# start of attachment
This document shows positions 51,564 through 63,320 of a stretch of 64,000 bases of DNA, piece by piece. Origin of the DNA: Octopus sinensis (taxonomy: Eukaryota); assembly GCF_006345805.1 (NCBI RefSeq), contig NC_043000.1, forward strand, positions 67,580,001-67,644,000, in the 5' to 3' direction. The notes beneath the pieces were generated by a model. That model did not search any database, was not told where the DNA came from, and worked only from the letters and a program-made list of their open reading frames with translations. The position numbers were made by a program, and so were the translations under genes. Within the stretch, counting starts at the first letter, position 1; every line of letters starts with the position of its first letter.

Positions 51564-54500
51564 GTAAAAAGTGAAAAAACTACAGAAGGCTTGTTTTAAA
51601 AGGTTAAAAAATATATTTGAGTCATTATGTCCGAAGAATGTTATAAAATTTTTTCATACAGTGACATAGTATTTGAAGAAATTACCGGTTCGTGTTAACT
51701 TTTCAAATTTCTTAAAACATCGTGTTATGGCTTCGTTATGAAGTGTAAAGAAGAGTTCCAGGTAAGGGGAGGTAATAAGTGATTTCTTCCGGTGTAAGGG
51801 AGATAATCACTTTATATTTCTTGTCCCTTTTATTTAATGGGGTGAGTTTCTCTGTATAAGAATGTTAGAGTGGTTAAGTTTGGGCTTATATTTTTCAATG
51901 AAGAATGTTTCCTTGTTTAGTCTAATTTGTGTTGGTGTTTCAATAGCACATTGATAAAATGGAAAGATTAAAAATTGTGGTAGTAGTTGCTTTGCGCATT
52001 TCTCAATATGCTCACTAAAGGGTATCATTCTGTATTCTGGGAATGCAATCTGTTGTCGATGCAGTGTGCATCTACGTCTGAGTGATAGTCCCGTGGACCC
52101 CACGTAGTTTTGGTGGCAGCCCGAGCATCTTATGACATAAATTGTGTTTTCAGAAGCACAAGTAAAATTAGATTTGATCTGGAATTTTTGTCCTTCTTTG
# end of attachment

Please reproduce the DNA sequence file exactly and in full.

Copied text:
This document shows positions 51,564 through 63,320 of a stretch of 64,000 bases of DNA, piece by piece. Origin of the DNA: Octopus sinensis (taxonomy: Eukaryota); assembly GCF_006345805.1 (NCBI RefSeq), contig NC_043000.1, forward strand, positions 67,580,001-67,644,000, in the 5' to 3' direction. The notes beneath the pieces were generated by a model. That model did not search any database, was not told where the DNA came from, and worked only from the letters and a program-made list of their open reading frames with translations. The position numbers were made by a program, and so were the translations under genes. Within the stretch, counting starts at the first letter, position 1; every line of letters starts with the position of its first letter.

Positions 51564-54500
51564 GTAAAAAGTGAAAAAACTACAGAAGGCTTGTTTTAAA
51601 AGGTTAAAAAATATATTTGAGTCATTATGTCCGAAGAATGTTATAAAATTTTTTCATACAGTGACATAGTATTTGAAGAAATTACCGGTTCGTGTTAACT
51701 TTTCAAATTTCTTAAAACATCGTGTTATGGCTTCGTTATGAAGTGTAAAGAAGAGTTCCAGGTAAGGGGAGGTAATAAGTGATTTCTTCCGGTGTAAGGG
51801 AGATAATCACTTTATATTTCTTGTCCCTTTTATTTAATGGGGTGAGTTTCTCTGTATAAGAATGTTAGAGTGGTTAAGTTTGGGCTTATATTTTTCAATG
51901 AAGAATGTTTCCTTGTTTAGTCTAATTTGTGTTGGTGTTTCAATAGCACATTGATAAAATGGAAAGATTAAAAATTGTGGTAGTAGTTGCTTTGCGCATT
52001 TCTCAATATGCTCACTAAAGGGTATCATTCTGTATTCTGGGAATGCAATCTGTTGTCGATGCAGTGTGCATCTACGTCTGAGTGATAGTCCCGTGGACCC
52101 CACGTAGTTTTGGTGGCAGCCCGAGCATCTTATGACATAAATTGTGTTTTCAGAAGCACAAGTAAAATTAGATTTGATCTGGAATTTTTGTCCTTCTTTG